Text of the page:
It is my very strong belief that the Kensett image in this article is NOT Mount Washington. Although I am certain it's not Mount Washington, I cannot identify for certain this scene. It may not even be in New Hamshire. I need for "experts" on New Hamsphire geography to either support my claim or not, but there needs to be a discussion. There are many good, known paintings of Mount Washington, but first we must agree that the Kensett must go. Thanks. JJ 16:37, 13 December 2006 (UTC)

It's titled "View of Mount Washington" on the source web page. But looking at the larger version, I wonder if Washington is the mountain in the right background, rather than the one in the center middleground. Maybe seen from the west over Bretton Woods, with Crawford Notch on the extreme right? Or perhaps from the southeast, near Glen, with the Saco River running through the low ground to the left of the near hills? From the shadows, the sun is to the right and not too high.
—wwoods 17:44, 13 December 2006 (UTC)
Titles are often wrong and should not be taken as gospel. Unfortunately, dealers would rather have a painting of Mount Washington that one of an unknown mountain. You seem to agree that it's very unclear if the prominent mountain is Washington. Also, you suggest two very different locations for the view. Why don't we agree to use a "classic" image of Washington for which there is no dispute. A Kensett masterpiece (see John Frederick Kensett), Mount Washington from the Valley of Conway, would be my suggestion. I welcome other opinions. JJ 19:18, 13 December 2006 (UTC)
That sounds reasonable to me. I'm not certain about the picture, but it sounds like the doubts are legitimate enough that we should act on them, particularly since JJ has proposed an easy alternative. - DavidWBrooks 19:32, 13 December 2006 (UTC)

Snowfall[edit]

What's this comparison to Mount Rainer? Is this a useful addition to this article? JJ 14:30, 30 December 2006 (UTC)

No - I removed it. - DavidWBrooks 15:37, 30 December 2006 (UTC)

The point is that the article makes big claims for record snowfall which do not hold up in comparison to many places around the world (in particular - the Pacific Northwest).

External Links[edit]

mountwashington.com is perpetually under construction. Also, the weather section fails to load because the site from which it was designed to "acquire" content has been updated. The Cog Railway prices are wrong and the schedule is out of date. Ditto the Auto Road schedule. Animated GIFs on the page appear to have been lifted from an old version of mountwashington.org, which you can see at archive.org. In sum, the information on the site is mostly incorrect, aggregated from other sites, or simply missing. I propose this link be removed.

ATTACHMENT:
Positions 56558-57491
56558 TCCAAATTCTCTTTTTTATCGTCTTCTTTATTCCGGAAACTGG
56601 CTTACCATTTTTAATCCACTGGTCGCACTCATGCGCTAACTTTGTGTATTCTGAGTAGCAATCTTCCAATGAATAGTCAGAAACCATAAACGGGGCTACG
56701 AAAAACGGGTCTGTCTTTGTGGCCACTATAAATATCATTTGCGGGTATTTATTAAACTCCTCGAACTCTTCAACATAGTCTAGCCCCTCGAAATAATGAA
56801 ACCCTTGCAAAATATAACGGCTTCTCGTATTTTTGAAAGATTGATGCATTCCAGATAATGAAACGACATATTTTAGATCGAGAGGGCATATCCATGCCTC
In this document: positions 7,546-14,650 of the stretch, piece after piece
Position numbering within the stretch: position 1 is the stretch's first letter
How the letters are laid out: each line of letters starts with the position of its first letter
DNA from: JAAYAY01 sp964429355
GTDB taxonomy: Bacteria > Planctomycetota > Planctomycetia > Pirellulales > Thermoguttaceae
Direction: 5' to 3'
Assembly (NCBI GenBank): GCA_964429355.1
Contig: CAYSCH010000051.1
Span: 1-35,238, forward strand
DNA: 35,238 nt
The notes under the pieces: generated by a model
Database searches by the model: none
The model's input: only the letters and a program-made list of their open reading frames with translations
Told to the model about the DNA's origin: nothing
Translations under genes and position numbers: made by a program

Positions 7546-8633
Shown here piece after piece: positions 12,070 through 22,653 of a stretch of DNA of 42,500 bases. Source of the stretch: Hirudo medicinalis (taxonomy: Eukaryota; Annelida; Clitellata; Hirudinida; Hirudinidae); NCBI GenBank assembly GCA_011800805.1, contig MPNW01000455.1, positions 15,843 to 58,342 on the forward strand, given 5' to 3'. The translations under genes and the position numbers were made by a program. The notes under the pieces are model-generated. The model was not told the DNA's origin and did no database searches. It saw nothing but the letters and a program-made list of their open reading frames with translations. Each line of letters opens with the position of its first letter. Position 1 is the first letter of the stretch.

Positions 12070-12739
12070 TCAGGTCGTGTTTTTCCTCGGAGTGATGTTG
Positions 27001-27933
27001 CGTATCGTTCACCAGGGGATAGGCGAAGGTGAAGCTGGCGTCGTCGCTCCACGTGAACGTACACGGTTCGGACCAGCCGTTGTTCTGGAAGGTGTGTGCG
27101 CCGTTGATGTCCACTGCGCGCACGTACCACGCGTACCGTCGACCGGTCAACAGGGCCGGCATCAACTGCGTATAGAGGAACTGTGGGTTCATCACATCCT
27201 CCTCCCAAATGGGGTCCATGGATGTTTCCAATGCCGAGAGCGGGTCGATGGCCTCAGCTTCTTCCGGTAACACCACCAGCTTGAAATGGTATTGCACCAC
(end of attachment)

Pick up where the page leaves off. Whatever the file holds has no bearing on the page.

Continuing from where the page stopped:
--Talinus 16:24, 11 October 2007 (UTC)

Since nobody responded for two months, I did the homework and deleted the link myself. See http://en.wikipedia.org/wiki/Wikipedia:External_links#Links_normally_to_be_avoided, which states "Any site that misleads the reader by use of factually inaccurate material or unverifiable research."

--Talinus (talk) 01:49, 17 December 2007 (UTC)

images[edit]

I have reconfigured images to eliminate huge blocks of white space on smaller screens.--Pgagnon999 (talk) 17:32, 6 March 2008 (UTC)

Kensett's Mount Washington[edit]

I have concerns about stating that Mount Washington from the Valley of Conway is in the collection of Wellesley College. There is a continuing controversy about this, and, until resolved, I suggest the reference be deleted from the caption. In the 1980 exhibition at UNH, The White Mountains: Place and Perceptions, it is stated, I believe correctly, that the Wellesley College painting is dated 1869, not 1851. (When I viewed this painting at Wellesley college in the late 1990s, it was dated 1869.) Also, I quote form the description in the catalog to the exhibition: "Kensett painted this exact replica of his famous view, now lost, which was engraved for the American Art Union in 1851." If others have insight into this issue, or disagree with me, please respond here before adding ownership information to the caption. JJ (talk) 13:03, 14 May 2008 (UTC)

Races[edit]

If you're going to talk about Mt. Washington races, the Inferno should probably be mentioned. Adampennin (talk) 10:07, 11 July 2008 (UTC)

You sound knowledgeable - care to add a sentence or two? - DavidWBrooks (talk) 16:34, 11 July 2008 (UTC)

Name?[edit]

When, and by whom, was the mountain named "Washington"? — The History section doesn't say!
—WWoods (talk) 20:37, 30 October 2008 (UTC)

Mount Washington image by Bierstadt[edit]

The image at the bottom of the article by Bierstadt of Mount Washington is not Mount Washington, but Mount Lafayette. See my comments here: http://en.wikipedia.org/wiki/File_talk:Bierstadt_Albert_Mount_Washington.jpg. Unless someone can convince me that I am wrong, I intend to remove the image from this article and place in it the article on Mount Lafayette. JJ (talk) 22:10, 15 January 2010 (UTC)

It certainly looks like one is viewing the north entrance into Franconia Notch, though I can't figure out what the water body in the foreground would be. (Did he just make it up?) However, the image is all over the internet (artchive.com, albertbierstadt.org, museumsyndicate.com) as "Mt. Washington". I could not find it labeled anywhere as Mt. Lafayette. Do you have access to a definitive catalog of Bierstadt's works? Is it possible that the painting has been mis-identified from the beginning as Mt. Washington?--Ken Gallager (talk) 14:17, 16 January 2010 (UTC)
I guess my point is that unless someone can find a published source that says it's Lafayette, it should not be moved to the Mount Lafayette article, because that would constitute original research. I would support removing it from the Mount Washington article, though.--Ken Gallager (talk) 14:28, 16 January 2010 (UTC)